Design and Function of a Turbocharger: Turbine
basic functions have not fundamentally changed since the times of Alfred Büchi.
A turbocharger consists of a compressor and a turbine connected by a common shaft.
The exhaust-gas-driven turbine supplies the drive energy for the compressor.
Design and function
The turbocharger turbine, which consists of a turbine wheel and a turbine housing,
converts the engine exhaust gas into mechanical energy to drive the compressor.
The gas, which is restricted by the turbine's flow cross-sectional area, results
in a pressure and temperature drop between the inlet and outlet. This pressure drop
is converted by the turbine into kinetic energy to drive the turbine wheel.
There are two main turbine types: axial and radial flow. In the axial-flow type,
flow through the wheel is only in the axial direction. In radial-flow turbines,
gas inflow is centripetal, i.e. in a radial direction from the outside in, and gas
outflow in an axial direction.
Up to a wheel diameter of about 160 mm, only radial-flow turbines are used. This
corresponds to an engine power of approximately 1000 kW per turbocharger. From 300
mm onwards, only axial-flow turbines are used. Between these two values, both variants
As the radial-flow turbine is the most popular type for automotive applications,
the following description is limited to the design and function of this turbine
type. In the volute of such radial or centripetal turbines, exhaust gas pressure
is converted into kinetic energy and the exhaust gas at the wheel circumference
is directed at constant velocity to the turbine wheel. Energy transfer from kinetic
energy into shaft power takes place in the turbine wheel, which is designed so that
nearly all the kinetic energy is converted by the time the gas reaches the wheel
The turbine performance increases as the pressure drop between the inlet and outlet
increases, i.e. when more exhaust gas is dammed upstream of the turbine as a result
of a higher engine speed, or in the case of an exhaust gas temperature rise due
to higher exhaust gas energy.
The turbine's characteristic behaviour is determined by the specific flow cross-section,
the throat cross-section, in the transition area of the inlet channel to the volute.
By reducing this throat cross-section, more exhaust gas is dammed upstream of the
turbine and the turbine performance increases as a result of the higher pressure
ratio. A smaller flow cross-section therefore results in higher boost pressures.
The turbine's flow cross-sectional area can be easily varied by changing the turbine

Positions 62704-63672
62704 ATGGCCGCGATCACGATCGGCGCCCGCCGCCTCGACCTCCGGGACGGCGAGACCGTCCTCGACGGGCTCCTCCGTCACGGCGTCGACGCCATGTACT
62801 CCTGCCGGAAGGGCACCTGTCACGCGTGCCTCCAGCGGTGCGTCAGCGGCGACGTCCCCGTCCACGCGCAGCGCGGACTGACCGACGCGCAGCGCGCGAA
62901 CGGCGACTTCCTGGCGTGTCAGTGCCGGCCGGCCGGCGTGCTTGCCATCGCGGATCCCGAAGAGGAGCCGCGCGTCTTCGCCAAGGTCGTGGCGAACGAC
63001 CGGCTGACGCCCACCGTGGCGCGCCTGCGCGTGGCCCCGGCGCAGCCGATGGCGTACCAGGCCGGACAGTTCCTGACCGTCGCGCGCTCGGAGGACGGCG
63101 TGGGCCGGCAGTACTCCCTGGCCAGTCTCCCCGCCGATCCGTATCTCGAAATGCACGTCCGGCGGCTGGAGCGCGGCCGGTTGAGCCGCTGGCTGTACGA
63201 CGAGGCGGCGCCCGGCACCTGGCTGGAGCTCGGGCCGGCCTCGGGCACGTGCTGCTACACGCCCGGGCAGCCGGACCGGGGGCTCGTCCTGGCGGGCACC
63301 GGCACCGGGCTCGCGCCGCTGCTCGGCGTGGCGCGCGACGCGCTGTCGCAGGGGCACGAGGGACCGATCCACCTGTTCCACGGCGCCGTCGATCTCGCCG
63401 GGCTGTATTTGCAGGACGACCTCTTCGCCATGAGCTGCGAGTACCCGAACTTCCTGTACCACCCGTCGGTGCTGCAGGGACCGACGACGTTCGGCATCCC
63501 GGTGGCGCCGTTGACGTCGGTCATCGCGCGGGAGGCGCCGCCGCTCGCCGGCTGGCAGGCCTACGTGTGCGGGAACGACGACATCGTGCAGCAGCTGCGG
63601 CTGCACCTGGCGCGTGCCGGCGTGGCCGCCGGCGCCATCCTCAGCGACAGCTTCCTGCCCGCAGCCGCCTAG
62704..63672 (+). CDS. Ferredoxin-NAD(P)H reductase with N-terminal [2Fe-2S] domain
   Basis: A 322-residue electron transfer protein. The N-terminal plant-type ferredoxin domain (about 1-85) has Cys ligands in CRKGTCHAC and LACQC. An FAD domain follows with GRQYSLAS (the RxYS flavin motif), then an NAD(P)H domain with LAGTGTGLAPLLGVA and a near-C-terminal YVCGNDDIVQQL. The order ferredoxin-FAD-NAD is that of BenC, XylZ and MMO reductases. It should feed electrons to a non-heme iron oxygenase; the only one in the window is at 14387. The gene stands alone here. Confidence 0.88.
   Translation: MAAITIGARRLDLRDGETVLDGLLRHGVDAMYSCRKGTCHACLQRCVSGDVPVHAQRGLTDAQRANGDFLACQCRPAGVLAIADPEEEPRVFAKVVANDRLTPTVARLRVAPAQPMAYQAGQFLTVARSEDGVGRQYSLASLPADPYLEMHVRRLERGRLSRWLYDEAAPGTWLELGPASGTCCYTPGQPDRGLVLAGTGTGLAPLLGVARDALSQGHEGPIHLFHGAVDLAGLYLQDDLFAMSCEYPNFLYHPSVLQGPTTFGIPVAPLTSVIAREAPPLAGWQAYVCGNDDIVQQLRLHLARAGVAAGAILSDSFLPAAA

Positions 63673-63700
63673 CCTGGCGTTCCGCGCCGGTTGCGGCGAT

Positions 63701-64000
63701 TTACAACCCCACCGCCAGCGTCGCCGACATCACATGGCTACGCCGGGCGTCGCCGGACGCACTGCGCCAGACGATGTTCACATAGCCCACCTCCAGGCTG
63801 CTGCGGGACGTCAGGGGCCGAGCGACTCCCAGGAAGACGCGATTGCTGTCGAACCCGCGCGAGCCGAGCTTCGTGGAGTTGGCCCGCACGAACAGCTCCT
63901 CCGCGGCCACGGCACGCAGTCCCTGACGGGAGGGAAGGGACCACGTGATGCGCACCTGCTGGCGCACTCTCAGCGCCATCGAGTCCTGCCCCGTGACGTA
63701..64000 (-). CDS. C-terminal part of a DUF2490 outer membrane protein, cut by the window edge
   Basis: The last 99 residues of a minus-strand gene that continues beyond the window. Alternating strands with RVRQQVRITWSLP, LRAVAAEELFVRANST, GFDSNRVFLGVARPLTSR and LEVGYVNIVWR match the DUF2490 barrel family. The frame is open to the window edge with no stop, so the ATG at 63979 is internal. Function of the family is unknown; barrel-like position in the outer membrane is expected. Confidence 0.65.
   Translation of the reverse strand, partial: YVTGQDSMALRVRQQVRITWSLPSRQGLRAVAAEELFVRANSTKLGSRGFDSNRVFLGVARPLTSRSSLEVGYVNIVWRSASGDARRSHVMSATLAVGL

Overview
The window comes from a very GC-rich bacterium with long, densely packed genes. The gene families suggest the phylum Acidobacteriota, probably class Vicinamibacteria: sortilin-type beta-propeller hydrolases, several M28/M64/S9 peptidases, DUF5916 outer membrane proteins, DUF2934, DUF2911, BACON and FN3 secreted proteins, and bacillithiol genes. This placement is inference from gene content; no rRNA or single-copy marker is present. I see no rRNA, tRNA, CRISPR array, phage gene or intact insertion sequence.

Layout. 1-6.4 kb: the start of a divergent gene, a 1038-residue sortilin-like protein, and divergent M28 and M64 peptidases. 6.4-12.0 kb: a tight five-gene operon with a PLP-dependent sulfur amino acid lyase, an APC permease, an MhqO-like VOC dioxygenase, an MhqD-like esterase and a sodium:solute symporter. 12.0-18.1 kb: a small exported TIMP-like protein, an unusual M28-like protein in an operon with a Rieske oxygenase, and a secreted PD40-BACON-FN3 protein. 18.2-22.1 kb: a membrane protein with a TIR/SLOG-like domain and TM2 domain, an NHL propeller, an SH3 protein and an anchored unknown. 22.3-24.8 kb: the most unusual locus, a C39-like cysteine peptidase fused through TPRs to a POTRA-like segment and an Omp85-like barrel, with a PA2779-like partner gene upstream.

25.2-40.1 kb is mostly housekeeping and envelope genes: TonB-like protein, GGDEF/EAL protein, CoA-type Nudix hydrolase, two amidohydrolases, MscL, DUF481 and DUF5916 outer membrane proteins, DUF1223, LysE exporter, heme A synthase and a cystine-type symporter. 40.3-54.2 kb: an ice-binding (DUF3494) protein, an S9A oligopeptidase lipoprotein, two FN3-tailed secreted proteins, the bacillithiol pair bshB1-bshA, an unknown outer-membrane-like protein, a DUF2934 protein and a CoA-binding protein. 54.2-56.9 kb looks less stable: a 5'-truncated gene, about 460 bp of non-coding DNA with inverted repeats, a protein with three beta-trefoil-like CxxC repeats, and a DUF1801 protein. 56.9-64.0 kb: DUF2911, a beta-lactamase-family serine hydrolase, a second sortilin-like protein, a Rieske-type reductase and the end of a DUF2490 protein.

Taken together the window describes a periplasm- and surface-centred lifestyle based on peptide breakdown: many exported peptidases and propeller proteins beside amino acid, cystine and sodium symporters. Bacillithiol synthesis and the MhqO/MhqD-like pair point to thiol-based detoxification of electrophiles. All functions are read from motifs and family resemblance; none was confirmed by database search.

Besides the turbine housing flow cross-sectional area, the exit area at the wheel
inlet also influences the turbine's mass flow capacity. The machining of a turbine
wheel cast contour allows the cross-sectional area and, therefore, the boost pressure,
to be adjusted. A contour enlargement results in a larger flow cross-sectional area
of the turbine.
Turbines with variable turbine geometry change the flow cross-section between volute
channel and wheel inlet. The exit area to the turbine wheel is changed by variable
guide vanes or a variable sliding ring covering a part of the cross-section.
In practice, the operating characteristics of exhaust gas turbocharger turbines
are described by maps showing the flow parameters plotted against the turbine pressure
ratio. The turbine map shows the mass flow curves and the turbine efficiency for
various speeds. To simplify the map, the mass flow curves, as well as the efficiency,
can be shown by a mean curve
For a high overall turbocharger efficiency, the co-ordination of compressor and
turbine wheel diameters is of vital importance. The position of the operating point
on the compressor map determines the turbocharger speed. The turbine wheel diameter
has to be such that the turbine efficiency is maximised in this operating range.
The turbine is rarely subjected to constant exhaust pressure. In pulse turbocharged
commercial diesel engines, twin-entry turbines allow exhaust gas pulsations to be
optimised, because a higher turbine pressure ratio is reached in a shorter time.
Thus, through the increasing pressure ratio, the efficiency rises, improving the
all-important time interval when a high, more efficient mass flow is passing through
the turbine. As a result of this improved exhaust gas energy utilisation, the engine's
boost pressure characteristics and, hence, torque behaviour is improved, particularly
at low engine speeds.
Turbocharger with twin-entry turbine
To prevent the various cylinders from interfering with each other during the charge
exchange cycles, three cylinders are connected into one exhaust gas manifold. Twin-entry
turbines then allow the exhaust gas flow to be fed separately through the turbine.
Water-cooled turbine housings
Turbocharger with water-cooled turbine housing for marine applications
Safety aspects also have to be taken into account in turbocharger design. In ship
engine rooms, for instance, hot surfaces have to be avoided because of fire risks.
Therefore, water-cooled turbocharger turbine housings or housings coated with insulating
material are used for marine applications.